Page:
A Day in the Life of a Computer Repair Technician

Boop! goes the sound of the TV as it switches itself on. It’s 6:00 am, the time at which I programmed the TV to go on. I spend the next 30 minutes bargaining with my body to get out of bed as I half attentively listen to the day’s news highlights on TV. I have around half an hour to prepare myself for the day and leave the house.

Boop! goes the sound of the TV again. This is the time I programmed it to switch itself off and a quick reminder that it is 7:00 am and I am supposed to be out of the house.

It takes me 20 minutes to get to E-zone Internet Café in Nabbingo where I run my computer repair workshop. I spend the next 20 or so minutes interacting with my neighbours, a cobbler and a manicurist dissecting the previous day’s stories ranging from football, politics, local events and so on.

8:00 am finds me on my seat preparing my day’s to-do list. I go through my e-mail and check on the progress of several posts on my social networks as I wait for breakfast. Breakfast lands on my table at around 8:30 am as I prepare to write an article for the ICT Teachers’ website. I am interrupted by a client who wants his WhatsApp restored on his phone. What is supposed to take about 10 minutes seems to prove otherwise.

A few minutes after 9:00 am, I have only written the heading for my article, breakfast is only halfway done and my appetite is gone. I get a call from a nearby school to help them fix a server that has failed to go be accessed by other users. After moving round and round in circles, I notice it’s the network cable that I have to fix.

I rush back to my workshop to pic a crimping tool and RJ45 clips only to find a client whose computer needs a ‘small fix’. I decide to solve this ‘small’ problem only to spend the next 40 minutes fighting with a stubborn virus. It dawns on me that I have to re-install the Operating System. We fail to agree on the charges and off goes the client – almost an hour wasted.

I jump on a boda-boda to get back to the school whose server had issues. In less than 5 minutes, the issue is solved. I walk back to my workshop to find a pair of impatient clients whose phones have a password issue and a whatsapp update issue. But before I embark on them, a client with a laptop walks in – problem? Forgotten password.

It takes me around 30 minutes to solve these issues. I am hungry and as I think about what to eat, I get an invitation from another school for a discussion on a quotation I had sent earlier in the month.

I get to the school as soon as possible only to find the Headteacher locked in another meeting. Lunch is inevitably skipped as I wait for my turn to meet the Headteacher. At a quarter to 3:00 pm, I am called into the office and the discussion goes on for over an hour. Luckily again, I seal the deal and wait for its implementation.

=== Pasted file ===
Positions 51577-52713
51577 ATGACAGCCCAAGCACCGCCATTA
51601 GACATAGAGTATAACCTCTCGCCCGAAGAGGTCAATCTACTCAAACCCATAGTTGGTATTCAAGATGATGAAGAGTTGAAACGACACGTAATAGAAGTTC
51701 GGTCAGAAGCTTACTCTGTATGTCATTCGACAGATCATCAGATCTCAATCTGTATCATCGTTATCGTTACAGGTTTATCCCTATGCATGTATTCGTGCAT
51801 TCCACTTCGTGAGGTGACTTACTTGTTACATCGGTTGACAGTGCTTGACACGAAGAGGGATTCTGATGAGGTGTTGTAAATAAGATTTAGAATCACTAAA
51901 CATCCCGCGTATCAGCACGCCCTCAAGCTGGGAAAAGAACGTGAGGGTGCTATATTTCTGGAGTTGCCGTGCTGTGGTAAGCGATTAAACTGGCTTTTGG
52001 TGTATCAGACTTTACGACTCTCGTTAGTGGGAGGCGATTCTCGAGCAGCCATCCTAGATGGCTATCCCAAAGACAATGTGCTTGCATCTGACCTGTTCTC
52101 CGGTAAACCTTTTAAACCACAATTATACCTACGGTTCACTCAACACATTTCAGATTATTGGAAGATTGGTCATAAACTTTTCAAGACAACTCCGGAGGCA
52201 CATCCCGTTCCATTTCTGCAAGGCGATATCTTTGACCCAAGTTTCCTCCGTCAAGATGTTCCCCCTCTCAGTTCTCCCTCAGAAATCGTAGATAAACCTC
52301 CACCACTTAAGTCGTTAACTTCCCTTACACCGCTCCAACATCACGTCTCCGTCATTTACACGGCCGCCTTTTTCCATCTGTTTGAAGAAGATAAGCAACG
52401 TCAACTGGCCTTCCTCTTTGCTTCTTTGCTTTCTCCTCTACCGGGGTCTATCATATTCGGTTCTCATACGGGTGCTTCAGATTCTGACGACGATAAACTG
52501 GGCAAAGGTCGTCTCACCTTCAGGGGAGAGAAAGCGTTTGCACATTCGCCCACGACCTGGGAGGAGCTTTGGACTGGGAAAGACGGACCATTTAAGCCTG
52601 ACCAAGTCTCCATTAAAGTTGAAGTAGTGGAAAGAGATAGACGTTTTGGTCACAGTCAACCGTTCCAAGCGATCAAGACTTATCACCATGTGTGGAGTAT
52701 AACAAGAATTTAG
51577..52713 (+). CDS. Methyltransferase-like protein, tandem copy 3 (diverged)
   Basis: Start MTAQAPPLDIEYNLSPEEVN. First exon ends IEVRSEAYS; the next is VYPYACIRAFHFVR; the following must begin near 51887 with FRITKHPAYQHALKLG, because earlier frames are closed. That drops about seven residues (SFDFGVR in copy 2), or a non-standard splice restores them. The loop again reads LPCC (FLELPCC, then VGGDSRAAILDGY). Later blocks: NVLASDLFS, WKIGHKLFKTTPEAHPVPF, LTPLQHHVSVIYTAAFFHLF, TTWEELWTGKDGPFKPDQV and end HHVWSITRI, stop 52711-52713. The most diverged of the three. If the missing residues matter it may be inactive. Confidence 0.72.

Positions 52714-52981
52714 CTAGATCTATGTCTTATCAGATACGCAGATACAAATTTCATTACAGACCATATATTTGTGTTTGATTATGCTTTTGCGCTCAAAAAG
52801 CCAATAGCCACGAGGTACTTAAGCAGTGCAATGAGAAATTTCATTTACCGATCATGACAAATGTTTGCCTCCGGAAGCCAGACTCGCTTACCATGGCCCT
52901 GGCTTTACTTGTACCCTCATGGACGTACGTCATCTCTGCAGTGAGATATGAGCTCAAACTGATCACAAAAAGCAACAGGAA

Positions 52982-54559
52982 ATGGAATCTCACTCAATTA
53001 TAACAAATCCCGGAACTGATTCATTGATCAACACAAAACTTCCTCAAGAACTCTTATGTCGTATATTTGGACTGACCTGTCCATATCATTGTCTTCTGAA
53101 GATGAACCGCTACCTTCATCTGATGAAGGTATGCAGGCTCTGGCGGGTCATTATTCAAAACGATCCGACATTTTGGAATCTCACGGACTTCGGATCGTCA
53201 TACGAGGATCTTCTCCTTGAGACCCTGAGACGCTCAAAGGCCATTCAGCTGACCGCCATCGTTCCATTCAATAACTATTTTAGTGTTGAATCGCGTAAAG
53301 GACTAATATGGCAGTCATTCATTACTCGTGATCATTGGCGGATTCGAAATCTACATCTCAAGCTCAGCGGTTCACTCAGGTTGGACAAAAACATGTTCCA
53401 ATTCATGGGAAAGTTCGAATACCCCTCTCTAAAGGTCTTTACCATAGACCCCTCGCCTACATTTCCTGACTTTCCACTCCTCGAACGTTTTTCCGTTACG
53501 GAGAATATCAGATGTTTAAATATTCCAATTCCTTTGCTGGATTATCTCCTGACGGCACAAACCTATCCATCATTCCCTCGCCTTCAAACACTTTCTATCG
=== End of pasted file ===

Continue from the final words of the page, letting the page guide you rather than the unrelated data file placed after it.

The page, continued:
It’s close to 5:00 pm and nothing like a decent meal can be found in my neighbourhood. I console myself with a yoghurt and a chapati as I prepare for the gym. By now, any phone interruptions piss me off – but I remember that my livelihood depends on the calls I get.

I get to the gym some minutes after 6:00 pm and workout up to 7:30 pm. I rush to my friend’s place to pick his vehicle as I am supposed to pick someone from the airport at 10:00 pm. However, I have to solve something on his laptop which takes me about 20 minutes.

I finally head for the airport as I munch away on a cob of maize and chicken wings. I fortunately arrive just on time. After a few pleasantries, we head back to Kampala and then back to my place just after mid night after a hectic day.

A quick look through my to-do list shows that I failed to write my article for the ICT teachers’ website, I failed to go for shopping in town, I didn’t post my old inverters on OLX and even failed to post the day’s advert on the school’s facebook page.

One thing that disturbs me is that I felt too exhausted but my pockets had nothing much to show for it. I go to bed hoping for a brighter day when I wake up in the morning.

_____________________________
Stephen Dumba
E-zone School of Computing
0752 111 223 / 0772 111 223

3 Comments

  • … and hopefully tomorrow will be brigher day! One of these days I must visit E-zone School of Computing to give you an interruption too. You are surely a busy man, but you get time off to contribute to the ICT Teachers fratenity through sharing nowledge, ideas and inspiration through your the posts on this website, which are also sent out to the subscribers over mail. Thank you Stephen, I hope to see you at #WordCampKla this weekend!

    Reply
    • Thanks Rogers. Though this wasn’t the best, I see bright days too. And I am looking forward to meeting you too at #WordCampKla come Friday. Infact I am coming with someone from St. Peter’s SSS Nsambya too. Stay blessed.

      Reply

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